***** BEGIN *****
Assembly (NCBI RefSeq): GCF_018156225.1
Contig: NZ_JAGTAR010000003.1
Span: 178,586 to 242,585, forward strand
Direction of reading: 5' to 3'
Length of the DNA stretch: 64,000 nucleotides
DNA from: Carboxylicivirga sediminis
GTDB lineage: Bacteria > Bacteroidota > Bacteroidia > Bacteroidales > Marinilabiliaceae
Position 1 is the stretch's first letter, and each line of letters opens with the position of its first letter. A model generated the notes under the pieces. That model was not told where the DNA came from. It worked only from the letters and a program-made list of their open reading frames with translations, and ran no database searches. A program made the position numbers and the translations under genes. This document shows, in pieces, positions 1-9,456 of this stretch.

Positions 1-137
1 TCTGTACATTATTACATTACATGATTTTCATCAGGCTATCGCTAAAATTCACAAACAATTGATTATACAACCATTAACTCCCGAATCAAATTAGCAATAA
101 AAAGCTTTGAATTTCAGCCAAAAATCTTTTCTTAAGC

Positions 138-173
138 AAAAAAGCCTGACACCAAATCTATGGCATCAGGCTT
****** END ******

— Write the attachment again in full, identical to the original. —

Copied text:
Assembly (NCBI RefSeq): GCF_018156225.1
Contig: NZ_JAGTAR010000003.1
Span: 178,586 to 242,585, forward strand
Direction of reading: 5' to 3'
Length of the DNA stretch: 64,000 nucleotides
DNA from: Carboxylicivirga sediminis
GTDB lineage: Bacteria > Bacteroidota > Bacteroidia > Bacteroidales > Marinilabiliaceae
Position 1 is the stretch's first letter, and each line of letters opens with the position of its first letter. A model generated the notes under the pieces. That model was not told where the DNA came from. It worked only from the letters and a program-made list of their open reading frames with translations, and ran no database searches. A program made the position numbers and the translations under genes. This document shows, in pieces, positions 1-9,456 of this stretch.

Positions 1-137
1 TCTGTACATTATTACATTACATGATTTTCATCAGGCTATCGCTAAAATTCACAAACAATTGATTATACAACCATTAACTCCCGAATCAAATTAGCAATAA
101 AAAGCTTTGAATTTCAGCCAAAAATCTTTTCTTAAGC

Positions 138-173
138 AAAAAAGCCTGACACCAAATCTATGGCATCAGGCTT